Protecting the Freedom to Learn: A Banned Books Week Reading List
Months after the Leander Independent School District in Texas made headlines for banning a slate of books and graphic novels from its secondary school curriculum, the Austin-area district released its decisions on an additional set of titles in August, announcing that 13 books are to be removed from schools, with an additional six titles suspended until further notice. Across the United States, similar book bans and censorious threats have taken hold in schools, academia, and the public square, with books that center the history of racism in the U.S. and/or LGBTQ+ stories being targeted most frequently. This has raised questions: Who is allowed to be heard? Who decides?
This year, as we celebrate Banned Books Week, PEN America uplifts the books, authors, teachers, and writers who insist on telling stories and examining history with honesty and complexity. In this reading list, we’ve chosen to spotlight 10 of the 19 books slated for removal or suspension in Leander, TX. Many of these books have been authored by women and people of color and discuss themes of racial discrimination, immigration, LGBTQ+ relationships, mental health, and sexual assault and violence. We hope you’ll take the time to check out these groundbreaking books. See how PEN America is championing the freedom to learn for Banned Books Week and how you can help us fight back.
Speak is the story of Melinda, a high school freshman and social outcast. Through the work of an art project, Melinda is finally able to face up to the fact that she was raped at a party by an upperclassman. When faced with another violent encounter with her rapist, she refuses to be silent, and fights back.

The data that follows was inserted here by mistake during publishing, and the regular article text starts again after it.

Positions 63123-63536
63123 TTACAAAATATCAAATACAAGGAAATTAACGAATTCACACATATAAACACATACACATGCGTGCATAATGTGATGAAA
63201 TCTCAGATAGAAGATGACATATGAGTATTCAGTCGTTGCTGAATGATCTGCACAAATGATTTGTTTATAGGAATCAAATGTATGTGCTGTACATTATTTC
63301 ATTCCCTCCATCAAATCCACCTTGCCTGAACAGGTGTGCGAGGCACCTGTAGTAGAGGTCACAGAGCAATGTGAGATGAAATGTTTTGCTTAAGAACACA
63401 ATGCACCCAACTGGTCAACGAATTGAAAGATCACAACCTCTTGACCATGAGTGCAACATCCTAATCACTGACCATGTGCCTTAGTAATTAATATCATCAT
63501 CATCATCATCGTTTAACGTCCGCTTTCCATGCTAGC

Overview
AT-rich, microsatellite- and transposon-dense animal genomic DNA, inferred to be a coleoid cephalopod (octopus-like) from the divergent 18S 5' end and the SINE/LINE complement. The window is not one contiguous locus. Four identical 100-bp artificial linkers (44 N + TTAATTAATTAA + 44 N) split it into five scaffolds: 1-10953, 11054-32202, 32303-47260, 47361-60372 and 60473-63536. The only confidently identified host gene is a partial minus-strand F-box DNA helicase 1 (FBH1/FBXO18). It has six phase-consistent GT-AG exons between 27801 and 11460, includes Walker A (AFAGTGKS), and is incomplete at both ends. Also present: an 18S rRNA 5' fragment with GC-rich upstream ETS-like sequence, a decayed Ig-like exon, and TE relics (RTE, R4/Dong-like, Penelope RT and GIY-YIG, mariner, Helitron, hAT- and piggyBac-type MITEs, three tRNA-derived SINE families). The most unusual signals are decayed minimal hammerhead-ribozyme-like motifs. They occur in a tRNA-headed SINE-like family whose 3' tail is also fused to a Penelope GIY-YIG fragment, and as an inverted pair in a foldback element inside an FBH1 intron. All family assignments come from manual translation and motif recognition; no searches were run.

None of the Above tells the story of a teenage girl, Kristin Lattimer, champion hurdler and homecoming queen at her high school, who finds out that she possesses an intersex genetic trait. The novel depicts the unraveling of her school, sport, and home lives when her diagnosis is revealed.
The Book of Unknown Americans tells the story of a romance between two teenagers in Wilmington, DE: Maribel, who has recently immigrated from Mexico with her parents, and her neighbor Mayor, whose family is from Panama. Together, the two find common ground in the complexities felt by Latinx diaspora communities in the United States. They navigate first love and the challenges of Maribel’s learning disability, until it all ends in tragedy.
Brave Face charts the author’s experience growing up as a gay teenager and struggling with depression, against the backdrop of the AIDS crisis. The memoir addresses Hutchinson’s journey to eventual self-acceptance, along a painful road of self-harm and alienation.
In the Dream House tells the true story of the emotional, mental, and physical abuse that Machado sustained in her relationship with another woman, while studying for her MFA at the prestigious Iowa Writers’ Workshop. Machado challenges notions of lesbian relationships as safe and idyllic, and explores abuse in queer relationships at large through essayistic prose.
Set in the future, this graphic novel portrays a dystopian England that has succumbed to fascism. It tells the story of the loss of identity in a totalitarian police state, and the human spirit’s potential to withstand it.
Red at the Bone oscillates between past and present, interweaving a narrative across generations of a Black family in Brooklyn, NY. Sixteen-year-old Melody celebrates her coming-of-age party in her grandparent’s brownstone. It is the mirror image of her mother’s would-be celebration 16 years earlier, but the event never took place due to her unexpected pregnancy.
American Street is a coming-of-age story about Fabiola, a U.S.-born Haitian teenager moving back to the United States with her noncitizen mother. After her mother is taken into custody by immigration authorities, Fabiola navigates a return to the unfamiliar country of her birth, facing homesickness and alienation along the way, as she longs for a sense of community and for her mother’s freedom.